Lots of people believe they are fit because they run several times a week. While running is a great cardiovascular activity, it lacks diversity as well as upper body training, and can lead in many to hip abduction weaknesses and unilateral/uneven leg and hip strength.


Now, you don’t need to work out like an athlete but if you commit to working out, work out smart with your health, fitness, and aging goals in mind!


What Does Being Fit Entail?

BEING FIT includes

training things such as strength, speed & power, coordination & balance, mobility, flexibility & agility – at any age

a combination training of strength and cardio-respiratory endurance

exercises in all three planes

a workout that allows you to truly connect to your body & center of gravity, your body’s strengths and weaknesses

(being fit, in this blog post, covers only aspects that relate to working out)


Does your workout focus on

all aspects of fitness?


One  might argue fitness is contingent on one’s goal. And yes, that’s true. A marathon runner will need to train vastly different than a cross fitter, who’ll need to train differently from a tennis player.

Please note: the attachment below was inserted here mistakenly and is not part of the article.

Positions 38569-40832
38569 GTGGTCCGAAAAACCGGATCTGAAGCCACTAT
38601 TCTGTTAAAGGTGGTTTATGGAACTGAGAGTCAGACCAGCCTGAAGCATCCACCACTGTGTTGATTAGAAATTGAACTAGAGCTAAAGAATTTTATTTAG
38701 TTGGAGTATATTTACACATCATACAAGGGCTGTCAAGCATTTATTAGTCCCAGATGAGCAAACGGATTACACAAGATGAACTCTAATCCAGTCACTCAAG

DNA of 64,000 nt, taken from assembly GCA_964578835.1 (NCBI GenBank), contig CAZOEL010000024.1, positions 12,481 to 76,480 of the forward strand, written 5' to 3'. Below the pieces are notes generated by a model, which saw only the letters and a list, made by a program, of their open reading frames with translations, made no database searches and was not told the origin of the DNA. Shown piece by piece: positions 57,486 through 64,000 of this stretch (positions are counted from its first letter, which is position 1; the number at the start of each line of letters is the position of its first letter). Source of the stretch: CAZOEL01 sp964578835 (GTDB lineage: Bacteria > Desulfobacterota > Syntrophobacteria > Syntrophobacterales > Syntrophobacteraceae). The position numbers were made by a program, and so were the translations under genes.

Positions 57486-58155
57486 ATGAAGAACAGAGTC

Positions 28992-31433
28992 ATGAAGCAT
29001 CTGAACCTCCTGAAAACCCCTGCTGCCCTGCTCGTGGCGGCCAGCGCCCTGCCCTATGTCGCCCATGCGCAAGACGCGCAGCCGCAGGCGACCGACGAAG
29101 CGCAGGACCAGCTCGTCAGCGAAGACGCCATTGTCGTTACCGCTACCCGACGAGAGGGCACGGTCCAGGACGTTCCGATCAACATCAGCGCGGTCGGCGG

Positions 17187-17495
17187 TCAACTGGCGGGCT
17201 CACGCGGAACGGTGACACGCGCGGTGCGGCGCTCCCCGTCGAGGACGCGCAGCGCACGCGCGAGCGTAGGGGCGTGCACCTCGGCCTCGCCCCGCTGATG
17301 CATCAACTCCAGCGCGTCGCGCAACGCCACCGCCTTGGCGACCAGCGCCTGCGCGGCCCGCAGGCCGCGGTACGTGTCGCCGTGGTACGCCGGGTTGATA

But the average person should aim for a level of fitness that supports a healthy and active lifestyle.


Think about it:

What Do You Think YOU Need to

Be Fit, Strong, and Healthy

and Age well?

What does being healthy and fit mean to you?

What kind of workout supports your goals?



Fitness is beyond sitting on a weight machine and doing 2 or 3 sets of 10 repetitions.

Fitness is beyond your regular walking or running routine.


If you want to age well, remain fit and active, mobile and independent you need to focus on a workout that improves strength and endurance but also power, balance, co-ordination, and agility and mental alertness – in short functional fitness.


Functional fitness = exercise for our body to meet life’s demands,

ability to perform daily life’ activities,

injury prevention & breaking chronic ailments,

basic but varied in all 3 planes of motion

necessary & practical at any age

fun & enjoyable!


Just think about it:

In daily life, do you push something with both of your feet while seated comfortably in a chair?



Most likely, you will need to step up on a chair to reach something above

that requires leg & core strength and balance and a great feel & awareness for your body (plus being comfortable in your skills & ability)